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2011 ALDS Game 2, Second game in three trips.

October 03, 2011 By: Cecilia Tan Category: Baseball Musings, Yankee Fan Memories

ALDS Game 2: Tigers at Yankees: October 2, 2011

In the ninth inning, when it got dark and started to rain around the time the Yankees brought the tying run to the plate for the first time, I started writing metaphorical ledes for this story. Like “It was sunny all day for the Detroit Tigers… until it wasn’t.”

But, unfortunately, the rest of the ninth inning did not pan out the way I might have wanted. I feel sorry for the people who left early, because they missed the best part of the game, a thrilling ninth, even if the Yankees did fall short.

The day began, as I mentioned, not raining. It was partly sunny and quite windy in the Bronx today. When we took our seats for the first pitch the temperature was 61 degrees, but a stiff wind was blowing straight in from center field.

The wind was evident in the top of the first, when Brett Gardner moved to catch a high fly ball and ended up running almost all the way to the infield to get it. Not home run weather, despite the predictions, which were based on the facts that Max Scherzer was in the top three in home runs allowed this year and the Yankees were the top home-run hitting team. The only kind of homer that would go out with the wind like that would be a low line drive.

Unfortunately, that’s what Miguel Cabrera hit in the top of the first. And unfortunately, there was a man on. Another “Yankee Stadium” homer that just cleared the short porch wall inside the foul pole. I’m not even sure the pitch was a strike.

That was pretty much all the action for a while. Scherzer no-hit the Yankees through five complete innings. After giving up the two-run Cabrera shot in the first, Freddy Garcia largely matched him.

Then in the sixth, the Tigers opened the inning with a bounding ball up the middle that Freddy Garcia slowed down, then Jeter got it and rushed his throw, low in the dirt, which Teixeira was unable to dig out. Thus, Austin Jackson reached, and Magglio Ordonez followed with a hit-and-run single while Jackson went to third. Freddy struck out Delmon Young, but then gave up two singles, and two runs, and left the game on the losing end. Boone Logan came in, and despite a balk, struck out the next two batters to quash any further rally. But two more runsa, unearned, had been scored. 4-0 Yankees.

In the Yankees’ half of the sixth, they had some offense, too… Cano broke up the no hitter with a single. That’s it. The crowd roared like he’d hit a home run. But he didn’t.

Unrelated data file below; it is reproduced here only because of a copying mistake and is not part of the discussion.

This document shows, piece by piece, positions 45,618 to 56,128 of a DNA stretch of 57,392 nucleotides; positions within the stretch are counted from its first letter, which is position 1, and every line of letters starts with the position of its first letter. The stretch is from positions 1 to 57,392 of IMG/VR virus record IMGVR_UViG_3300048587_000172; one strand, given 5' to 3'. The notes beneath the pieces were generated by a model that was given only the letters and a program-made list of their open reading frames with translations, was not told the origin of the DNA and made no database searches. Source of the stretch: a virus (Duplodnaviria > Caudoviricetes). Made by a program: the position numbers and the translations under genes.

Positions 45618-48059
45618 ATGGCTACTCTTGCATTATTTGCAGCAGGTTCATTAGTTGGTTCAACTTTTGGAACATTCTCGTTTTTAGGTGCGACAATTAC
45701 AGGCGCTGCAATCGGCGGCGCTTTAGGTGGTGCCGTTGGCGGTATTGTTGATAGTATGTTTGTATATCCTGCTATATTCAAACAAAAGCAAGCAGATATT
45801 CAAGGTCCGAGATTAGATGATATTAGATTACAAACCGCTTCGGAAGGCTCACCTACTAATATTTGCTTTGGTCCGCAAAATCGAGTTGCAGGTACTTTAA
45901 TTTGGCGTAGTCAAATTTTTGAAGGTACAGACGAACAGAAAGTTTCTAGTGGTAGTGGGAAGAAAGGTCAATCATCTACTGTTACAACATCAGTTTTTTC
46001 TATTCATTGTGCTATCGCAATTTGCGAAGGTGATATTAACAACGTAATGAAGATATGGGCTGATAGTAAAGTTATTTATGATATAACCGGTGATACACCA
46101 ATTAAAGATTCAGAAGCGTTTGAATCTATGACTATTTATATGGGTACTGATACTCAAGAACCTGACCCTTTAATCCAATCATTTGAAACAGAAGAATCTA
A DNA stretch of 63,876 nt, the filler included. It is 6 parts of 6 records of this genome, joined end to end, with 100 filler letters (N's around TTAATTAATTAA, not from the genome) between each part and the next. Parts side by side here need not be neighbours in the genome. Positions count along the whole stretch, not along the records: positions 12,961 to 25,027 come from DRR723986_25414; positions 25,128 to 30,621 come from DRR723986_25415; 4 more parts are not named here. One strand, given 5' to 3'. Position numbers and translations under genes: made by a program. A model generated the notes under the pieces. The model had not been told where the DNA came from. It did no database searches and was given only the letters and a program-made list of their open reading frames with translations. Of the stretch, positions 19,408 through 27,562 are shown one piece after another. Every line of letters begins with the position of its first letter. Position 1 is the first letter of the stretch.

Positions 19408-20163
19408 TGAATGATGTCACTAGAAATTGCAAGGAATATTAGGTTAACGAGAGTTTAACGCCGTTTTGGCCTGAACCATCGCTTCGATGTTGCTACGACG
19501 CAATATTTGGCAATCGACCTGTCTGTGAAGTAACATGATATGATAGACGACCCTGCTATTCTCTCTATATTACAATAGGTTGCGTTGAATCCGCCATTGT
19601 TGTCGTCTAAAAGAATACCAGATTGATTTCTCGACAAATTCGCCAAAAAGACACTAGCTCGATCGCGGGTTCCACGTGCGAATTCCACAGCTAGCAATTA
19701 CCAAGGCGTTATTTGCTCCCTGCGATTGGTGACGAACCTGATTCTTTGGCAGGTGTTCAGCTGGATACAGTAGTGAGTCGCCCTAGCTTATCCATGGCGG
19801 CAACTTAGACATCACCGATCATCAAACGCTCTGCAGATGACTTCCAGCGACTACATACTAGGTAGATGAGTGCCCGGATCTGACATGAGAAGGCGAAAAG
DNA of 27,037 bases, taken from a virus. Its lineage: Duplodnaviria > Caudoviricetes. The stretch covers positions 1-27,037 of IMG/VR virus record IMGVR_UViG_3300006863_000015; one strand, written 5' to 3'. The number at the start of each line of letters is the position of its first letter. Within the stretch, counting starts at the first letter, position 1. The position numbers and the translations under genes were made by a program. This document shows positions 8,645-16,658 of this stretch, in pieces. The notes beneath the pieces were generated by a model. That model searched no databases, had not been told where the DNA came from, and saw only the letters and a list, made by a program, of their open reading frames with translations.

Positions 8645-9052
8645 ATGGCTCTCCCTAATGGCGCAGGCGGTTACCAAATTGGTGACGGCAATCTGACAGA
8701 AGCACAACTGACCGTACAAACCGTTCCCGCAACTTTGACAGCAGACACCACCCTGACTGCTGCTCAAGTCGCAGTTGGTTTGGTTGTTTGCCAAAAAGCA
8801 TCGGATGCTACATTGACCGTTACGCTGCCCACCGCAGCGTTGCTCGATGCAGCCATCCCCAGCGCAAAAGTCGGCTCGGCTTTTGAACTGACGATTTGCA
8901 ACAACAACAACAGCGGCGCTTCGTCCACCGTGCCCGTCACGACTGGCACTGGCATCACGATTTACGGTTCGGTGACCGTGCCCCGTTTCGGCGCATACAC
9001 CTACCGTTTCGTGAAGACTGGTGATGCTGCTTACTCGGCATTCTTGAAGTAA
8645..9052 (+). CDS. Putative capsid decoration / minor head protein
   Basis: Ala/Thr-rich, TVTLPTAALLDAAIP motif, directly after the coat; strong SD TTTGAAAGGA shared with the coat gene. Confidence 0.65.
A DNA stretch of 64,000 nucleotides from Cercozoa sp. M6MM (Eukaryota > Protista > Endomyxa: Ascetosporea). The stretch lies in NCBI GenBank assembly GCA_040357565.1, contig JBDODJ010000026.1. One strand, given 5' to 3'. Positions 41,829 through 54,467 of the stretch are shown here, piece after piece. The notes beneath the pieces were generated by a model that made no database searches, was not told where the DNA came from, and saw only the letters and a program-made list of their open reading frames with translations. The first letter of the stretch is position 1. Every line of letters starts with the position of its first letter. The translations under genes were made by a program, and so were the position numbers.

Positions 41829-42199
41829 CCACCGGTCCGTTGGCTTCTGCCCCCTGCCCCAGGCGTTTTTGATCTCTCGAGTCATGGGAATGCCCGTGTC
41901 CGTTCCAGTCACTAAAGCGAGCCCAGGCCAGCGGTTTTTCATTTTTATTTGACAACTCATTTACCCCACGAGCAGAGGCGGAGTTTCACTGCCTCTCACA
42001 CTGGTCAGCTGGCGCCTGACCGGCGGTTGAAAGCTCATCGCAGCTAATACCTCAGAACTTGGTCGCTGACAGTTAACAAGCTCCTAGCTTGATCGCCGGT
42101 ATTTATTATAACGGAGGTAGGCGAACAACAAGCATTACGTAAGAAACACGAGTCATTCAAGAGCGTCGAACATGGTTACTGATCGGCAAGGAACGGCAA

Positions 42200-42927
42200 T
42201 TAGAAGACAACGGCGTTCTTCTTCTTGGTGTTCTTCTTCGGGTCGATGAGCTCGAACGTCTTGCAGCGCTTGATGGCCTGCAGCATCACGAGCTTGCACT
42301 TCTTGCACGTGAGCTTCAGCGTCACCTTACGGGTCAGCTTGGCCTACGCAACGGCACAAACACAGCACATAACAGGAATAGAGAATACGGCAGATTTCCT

Corey Wade pitched two scoreless innings but the Yankees were only able to cut the Tigers’ 4-0 lead by one run. They put the first two men on in the seventh (Swisher walked, Jorge singled), but that ended Scherzer’s day, and Joaquin Benoit came in. All they got off Benoit was a Granderson solo homer in the eighth.

Luis Ayala gave that run back in the ninth to make it 5-1 going into the bottom of the inning. Jose Valverde, the Tigers closer, took the mound in the non-save situation, but somehow it felt as tight as any save.

Well, especially when the first man he faced, Nick Swisher, hit a solo shot to make it 5-2. Next up was Jorge Posada, who tripled.

Yes, Jorge tripled. Remember that big triple that Joe Girardi hit in the World Series back when he was a Yankee? Joe ran faster, though. In his postgame press conference, Girardi was asked for his thoughts about Posada getting a triple there. “Well, it’s certainly unusual,” Girardi said.

This was one of the loudest, most intense ninth innings I’ve been through at the new Stadium. Swisher’s shot really brought people to life, and then Posada’s triple had the place jumping. It really was too bad that thanks to two previous rain showers during the game, neither of which stopped play for more than a few minutes while some extra drying agent was sprinkled on the field, 40% of the fans had left. (And at least 10% never made it there, thanks to the rescheduled game.)

Every pitch that wasn’t a strike was cheered raucously. Martin worked a walk. With the score 5-2, that meant the man coming to the plate represented the tying run. It was Andruw Jones. The inning before, Girardi had pinch hit for Gardner with Eric Chavez. As he said in his postgame comments about the move: “I was hoping he would pop one.” Then Jones went in to play left and keep that spot in the batting order.

I was hoping he would “pop one” here. But he ended up hitting a long fly ball that brought Posada in easily. 5-3 Tigers, with a man on and the tying run coming to the plate again, this time Jeter.

We all well know that Jeter can’t be the hero every time, every day. And he wasn’t. Although he had a fairly long at bat, with much chanting and cheering, he struck out. That brought up Granderson, whose appearance prompted many chants of “MVP!”

Granderson worked the count to 2-2, and then popped up. Except Alex Avila slipped on the wet on deck circle–did I mention it had started to rain AGAIN?–and couldn’t get to it. With renewed life, Granderson worked a walk. Phil Coke was warming up in the Tigers bullpen. And that brought Robinson Cano to the plate. Cano, who broke up the no hitter, and who yesterday had the big blow with the grand slam. On XM Radio this morning the commentators were opining that Cano wouldn’t see another good pitch to hit all month.

A home run would have meant a walk-off win, and pie. But Robbie grounded into a force play and the game was over. To win in the postseason you have to be lucky as well as good. If the Yankees end up losing the series, we’ll think back on this game and how Scherzer shut down one of the toughest lineups in baseball, and how the breaks just didn’t go our way.

(Did you enjoy reading this blog entry? Please consider buying me a hot dog.)

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